Recent Inventions (Feb, 1936)
• IN surveying the product of inventive genius, as it appears in the patents issued each week, it is interesting to notice the variety. Of the total, a great proportion are merely based upon previous practice, and are minor improvements, valuable, doubtless, from an economic standpoint, but of interest only to a technician. Others, which may be grasped at a glance are pictured here.
Quiet Radio Reception.
• THE patent illustrated above, in one of its numerous features, contains 110 less than 127 claims, dealing with different advances of the art. One of the features is in-dividual-ear reproduction. The listener, even though hard of hearing, has the sound directed exclusively to his ears, so that others in the room may not be disturbed.
Automatic Fish Sorter is Scientific.
Fish are handled by machinery at canneries. This machine, invented by two university students, selects those on which the Bureau of Fisheries has placed shiny metal tags, before releasing them, to determine their migratory habits.
Radiation Applied to Liquids.
• SIMILAR to inventions for converting sunlight heat into power, that below is for use in “irradiating” liquids, like fruit juices and oils, to increase the vitamins in them.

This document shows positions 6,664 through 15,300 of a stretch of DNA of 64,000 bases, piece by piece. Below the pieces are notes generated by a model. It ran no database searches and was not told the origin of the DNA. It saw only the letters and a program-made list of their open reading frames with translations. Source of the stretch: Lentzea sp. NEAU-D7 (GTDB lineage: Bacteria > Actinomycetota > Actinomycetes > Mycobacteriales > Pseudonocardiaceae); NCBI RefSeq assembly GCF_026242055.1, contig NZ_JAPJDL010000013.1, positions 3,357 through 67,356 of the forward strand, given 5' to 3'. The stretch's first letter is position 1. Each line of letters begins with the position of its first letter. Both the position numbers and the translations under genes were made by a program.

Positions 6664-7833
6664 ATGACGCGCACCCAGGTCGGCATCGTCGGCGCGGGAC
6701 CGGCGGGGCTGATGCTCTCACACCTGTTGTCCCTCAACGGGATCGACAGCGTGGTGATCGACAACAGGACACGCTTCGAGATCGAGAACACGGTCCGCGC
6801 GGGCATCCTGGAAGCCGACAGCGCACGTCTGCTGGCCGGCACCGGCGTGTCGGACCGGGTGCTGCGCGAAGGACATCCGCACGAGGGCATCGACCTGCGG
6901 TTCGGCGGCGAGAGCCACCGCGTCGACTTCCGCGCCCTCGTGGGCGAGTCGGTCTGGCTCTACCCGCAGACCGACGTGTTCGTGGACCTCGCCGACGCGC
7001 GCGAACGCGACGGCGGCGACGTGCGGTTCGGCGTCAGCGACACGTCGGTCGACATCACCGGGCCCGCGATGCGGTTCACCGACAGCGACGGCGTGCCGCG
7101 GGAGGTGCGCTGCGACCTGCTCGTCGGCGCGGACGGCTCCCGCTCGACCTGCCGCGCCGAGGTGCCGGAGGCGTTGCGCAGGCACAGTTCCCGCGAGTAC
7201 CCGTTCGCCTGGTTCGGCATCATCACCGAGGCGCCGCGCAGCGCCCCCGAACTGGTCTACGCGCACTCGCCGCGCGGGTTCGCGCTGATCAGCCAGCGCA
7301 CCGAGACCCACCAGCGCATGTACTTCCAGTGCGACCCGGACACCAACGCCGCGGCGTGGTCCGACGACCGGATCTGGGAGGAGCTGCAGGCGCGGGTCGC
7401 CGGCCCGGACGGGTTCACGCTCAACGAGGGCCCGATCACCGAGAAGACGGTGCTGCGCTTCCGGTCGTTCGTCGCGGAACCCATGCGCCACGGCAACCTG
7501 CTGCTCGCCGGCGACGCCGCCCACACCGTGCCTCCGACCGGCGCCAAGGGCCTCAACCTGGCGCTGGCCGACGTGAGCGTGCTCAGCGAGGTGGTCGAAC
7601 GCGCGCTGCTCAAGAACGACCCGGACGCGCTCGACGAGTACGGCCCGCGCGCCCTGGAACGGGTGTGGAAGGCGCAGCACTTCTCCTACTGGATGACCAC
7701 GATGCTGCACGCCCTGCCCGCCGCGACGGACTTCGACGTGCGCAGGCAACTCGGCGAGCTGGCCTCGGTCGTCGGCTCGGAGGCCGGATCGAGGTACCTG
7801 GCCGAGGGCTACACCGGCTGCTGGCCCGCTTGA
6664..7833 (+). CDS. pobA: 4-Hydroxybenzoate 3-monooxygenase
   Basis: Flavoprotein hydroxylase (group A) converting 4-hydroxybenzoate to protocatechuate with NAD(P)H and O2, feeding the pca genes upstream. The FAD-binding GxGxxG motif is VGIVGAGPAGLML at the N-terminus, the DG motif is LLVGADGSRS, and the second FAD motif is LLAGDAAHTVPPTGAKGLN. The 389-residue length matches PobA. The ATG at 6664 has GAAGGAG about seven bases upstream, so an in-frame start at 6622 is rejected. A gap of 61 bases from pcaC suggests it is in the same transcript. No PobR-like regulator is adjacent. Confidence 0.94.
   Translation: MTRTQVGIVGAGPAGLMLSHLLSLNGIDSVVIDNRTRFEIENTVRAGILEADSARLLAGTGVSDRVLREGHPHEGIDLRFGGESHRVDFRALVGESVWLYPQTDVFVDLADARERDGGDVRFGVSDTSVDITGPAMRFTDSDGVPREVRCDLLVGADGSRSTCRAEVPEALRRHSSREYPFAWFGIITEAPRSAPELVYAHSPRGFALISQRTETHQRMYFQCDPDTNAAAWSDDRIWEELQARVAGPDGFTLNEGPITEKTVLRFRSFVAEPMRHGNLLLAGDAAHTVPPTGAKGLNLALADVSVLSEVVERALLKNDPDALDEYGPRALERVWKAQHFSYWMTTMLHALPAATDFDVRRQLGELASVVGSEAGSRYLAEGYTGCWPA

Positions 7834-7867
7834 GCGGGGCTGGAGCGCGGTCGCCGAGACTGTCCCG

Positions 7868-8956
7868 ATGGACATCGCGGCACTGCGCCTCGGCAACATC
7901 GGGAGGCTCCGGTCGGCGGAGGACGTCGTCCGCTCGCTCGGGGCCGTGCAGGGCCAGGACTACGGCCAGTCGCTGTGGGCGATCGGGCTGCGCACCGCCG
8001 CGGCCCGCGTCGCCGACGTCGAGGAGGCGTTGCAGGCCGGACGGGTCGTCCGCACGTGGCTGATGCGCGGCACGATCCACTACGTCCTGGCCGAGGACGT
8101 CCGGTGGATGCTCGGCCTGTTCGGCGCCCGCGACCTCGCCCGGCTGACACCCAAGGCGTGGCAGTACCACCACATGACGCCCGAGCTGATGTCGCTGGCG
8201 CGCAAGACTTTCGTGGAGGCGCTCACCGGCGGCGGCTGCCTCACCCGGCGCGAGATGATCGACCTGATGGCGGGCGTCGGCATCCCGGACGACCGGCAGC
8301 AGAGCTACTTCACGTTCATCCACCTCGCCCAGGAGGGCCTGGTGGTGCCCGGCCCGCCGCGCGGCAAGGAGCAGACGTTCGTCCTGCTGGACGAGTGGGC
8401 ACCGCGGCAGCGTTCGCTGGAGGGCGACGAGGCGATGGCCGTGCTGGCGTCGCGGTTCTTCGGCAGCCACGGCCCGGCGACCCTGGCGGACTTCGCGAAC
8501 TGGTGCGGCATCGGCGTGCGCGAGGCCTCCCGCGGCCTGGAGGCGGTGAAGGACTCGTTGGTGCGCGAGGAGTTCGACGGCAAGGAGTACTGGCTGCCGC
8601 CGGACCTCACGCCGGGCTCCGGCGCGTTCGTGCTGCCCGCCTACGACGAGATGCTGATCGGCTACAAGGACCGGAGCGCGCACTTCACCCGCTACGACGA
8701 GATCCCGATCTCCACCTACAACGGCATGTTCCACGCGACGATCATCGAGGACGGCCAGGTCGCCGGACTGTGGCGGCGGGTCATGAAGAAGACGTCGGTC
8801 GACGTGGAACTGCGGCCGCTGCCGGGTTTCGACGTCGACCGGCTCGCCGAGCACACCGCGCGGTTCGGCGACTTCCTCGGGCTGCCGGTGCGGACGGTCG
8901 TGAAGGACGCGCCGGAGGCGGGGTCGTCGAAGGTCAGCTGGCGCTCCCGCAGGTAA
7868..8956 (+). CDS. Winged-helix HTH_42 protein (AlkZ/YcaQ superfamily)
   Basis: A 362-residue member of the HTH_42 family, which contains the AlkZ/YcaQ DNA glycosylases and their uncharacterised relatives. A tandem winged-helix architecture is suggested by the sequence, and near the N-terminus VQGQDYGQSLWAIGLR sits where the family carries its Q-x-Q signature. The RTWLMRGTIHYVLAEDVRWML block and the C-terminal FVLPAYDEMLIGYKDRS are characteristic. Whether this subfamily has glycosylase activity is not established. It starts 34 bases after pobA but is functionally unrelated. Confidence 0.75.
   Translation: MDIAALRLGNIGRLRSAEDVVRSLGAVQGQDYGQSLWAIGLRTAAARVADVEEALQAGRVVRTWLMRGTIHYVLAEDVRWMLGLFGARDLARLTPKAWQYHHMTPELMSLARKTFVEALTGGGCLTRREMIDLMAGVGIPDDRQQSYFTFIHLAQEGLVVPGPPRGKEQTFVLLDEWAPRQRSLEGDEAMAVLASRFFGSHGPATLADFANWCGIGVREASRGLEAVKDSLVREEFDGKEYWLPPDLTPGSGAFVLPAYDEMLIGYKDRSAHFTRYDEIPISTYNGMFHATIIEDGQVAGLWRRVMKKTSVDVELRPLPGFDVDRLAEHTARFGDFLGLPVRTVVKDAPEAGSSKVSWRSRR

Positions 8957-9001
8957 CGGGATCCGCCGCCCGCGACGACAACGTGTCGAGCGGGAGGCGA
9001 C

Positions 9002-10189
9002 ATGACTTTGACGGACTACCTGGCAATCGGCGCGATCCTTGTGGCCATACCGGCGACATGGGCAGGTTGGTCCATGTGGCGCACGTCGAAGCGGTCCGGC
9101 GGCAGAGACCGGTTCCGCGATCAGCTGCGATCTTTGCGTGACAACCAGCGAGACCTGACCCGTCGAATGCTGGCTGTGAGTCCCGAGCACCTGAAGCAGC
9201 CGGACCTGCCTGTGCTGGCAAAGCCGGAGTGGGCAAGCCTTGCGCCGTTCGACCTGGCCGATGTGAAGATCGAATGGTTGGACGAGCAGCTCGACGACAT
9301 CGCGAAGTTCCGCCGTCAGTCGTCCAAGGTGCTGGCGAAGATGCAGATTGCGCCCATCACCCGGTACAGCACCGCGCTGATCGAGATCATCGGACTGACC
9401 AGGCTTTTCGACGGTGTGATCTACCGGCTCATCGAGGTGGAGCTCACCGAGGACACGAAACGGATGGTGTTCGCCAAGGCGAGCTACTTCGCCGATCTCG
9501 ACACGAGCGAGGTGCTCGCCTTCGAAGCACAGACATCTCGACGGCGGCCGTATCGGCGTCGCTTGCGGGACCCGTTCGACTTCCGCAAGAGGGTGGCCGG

Child’s Toy is Simple Patent.
• FOR instance, above is presented an idea which is expressed in a single patent claim. It applies old methods to a new result, adding perhaps some instruction to entertainment.
• LIKE the slides in school yards and parks, but smaller, is this simple attachment to an ordinary chair, which affords baby a chance to amuse himself safely for an indefinite period, and acquire exercise at the same time.
• THE inventor of the articles at the right is a resident of Nuremberg, Germany. A single tin soldier, or even a platoon of them coupled together, will execute the “shoulder arms” at a touch of the button, as shown.
Doubling Capacity of Busses.
• WITH school conveyances in mind, the inventor of the vehicle below secures almost subway congestion, while giving each pupil a seat. Perhaps a few more could hang from the roof.
Humidity Control Meter.
• IN a thermometer, the bulb is practically constant, the mercury varies. Here the bulb expands with damp and shrinks with dry air, moving the column of mercury up and down correspondingly. It may be used to give a direct scale reading of the humidity; or as an automatic device to control a humidifier, through sealing the wires of an electric circuit into the tube.